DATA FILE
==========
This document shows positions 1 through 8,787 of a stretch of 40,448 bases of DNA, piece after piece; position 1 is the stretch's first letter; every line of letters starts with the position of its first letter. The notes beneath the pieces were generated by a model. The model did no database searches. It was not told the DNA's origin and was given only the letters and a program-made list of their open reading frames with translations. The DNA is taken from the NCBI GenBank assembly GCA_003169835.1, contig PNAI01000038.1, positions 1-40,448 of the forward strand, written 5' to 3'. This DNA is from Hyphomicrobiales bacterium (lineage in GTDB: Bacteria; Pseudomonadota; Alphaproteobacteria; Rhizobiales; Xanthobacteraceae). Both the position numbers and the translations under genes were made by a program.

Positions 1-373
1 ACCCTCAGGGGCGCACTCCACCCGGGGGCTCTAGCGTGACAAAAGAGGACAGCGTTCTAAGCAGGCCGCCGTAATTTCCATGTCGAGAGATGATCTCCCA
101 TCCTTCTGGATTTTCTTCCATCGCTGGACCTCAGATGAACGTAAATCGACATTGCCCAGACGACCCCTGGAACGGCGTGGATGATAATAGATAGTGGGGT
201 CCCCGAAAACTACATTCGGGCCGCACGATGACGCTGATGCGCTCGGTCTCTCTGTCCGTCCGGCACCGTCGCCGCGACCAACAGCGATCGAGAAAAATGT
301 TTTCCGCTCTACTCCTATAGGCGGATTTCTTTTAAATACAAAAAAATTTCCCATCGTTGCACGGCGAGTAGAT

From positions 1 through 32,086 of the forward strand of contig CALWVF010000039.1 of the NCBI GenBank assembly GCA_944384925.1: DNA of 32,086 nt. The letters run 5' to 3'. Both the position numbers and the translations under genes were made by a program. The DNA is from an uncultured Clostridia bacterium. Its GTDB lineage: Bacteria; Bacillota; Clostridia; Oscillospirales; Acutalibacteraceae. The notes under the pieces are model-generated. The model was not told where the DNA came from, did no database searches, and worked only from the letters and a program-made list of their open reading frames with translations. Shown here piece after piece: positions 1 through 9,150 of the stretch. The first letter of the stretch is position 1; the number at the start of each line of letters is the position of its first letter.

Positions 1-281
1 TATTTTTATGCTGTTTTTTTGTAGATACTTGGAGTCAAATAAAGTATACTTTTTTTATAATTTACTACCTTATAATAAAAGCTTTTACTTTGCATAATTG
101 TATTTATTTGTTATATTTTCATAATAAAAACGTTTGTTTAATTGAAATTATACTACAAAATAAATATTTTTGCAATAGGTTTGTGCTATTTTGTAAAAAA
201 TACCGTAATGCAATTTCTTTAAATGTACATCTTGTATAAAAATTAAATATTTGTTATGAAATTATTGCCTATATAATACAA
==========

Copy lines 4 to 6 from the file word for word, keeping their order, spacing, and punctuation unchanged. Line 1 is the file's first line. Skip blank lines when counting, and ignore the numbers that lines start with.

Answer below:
101 TCCTTCTGGATTTTCTTCCATCGCTGGACCTCAGATGAACGTAAATCGACATTGCCCAGACGACCCCTGGAACGGCGTGGATGATAATAGATAGTGGGGT
201 CCCCGAAAACTACATTCGGGCCGCACGATGACGCTGATGCGCTCGGTCTCTCTGTCCGTCCGGCACCGTCGCCGCGACCAACAGCGATCGAGAAAAATGT
301 TTTCCGCTCTACTCCTATAGGCGGATTTCTTTTAAATACAAAAAAATTTCCCATCGTTGCACGGCGAGTAGAT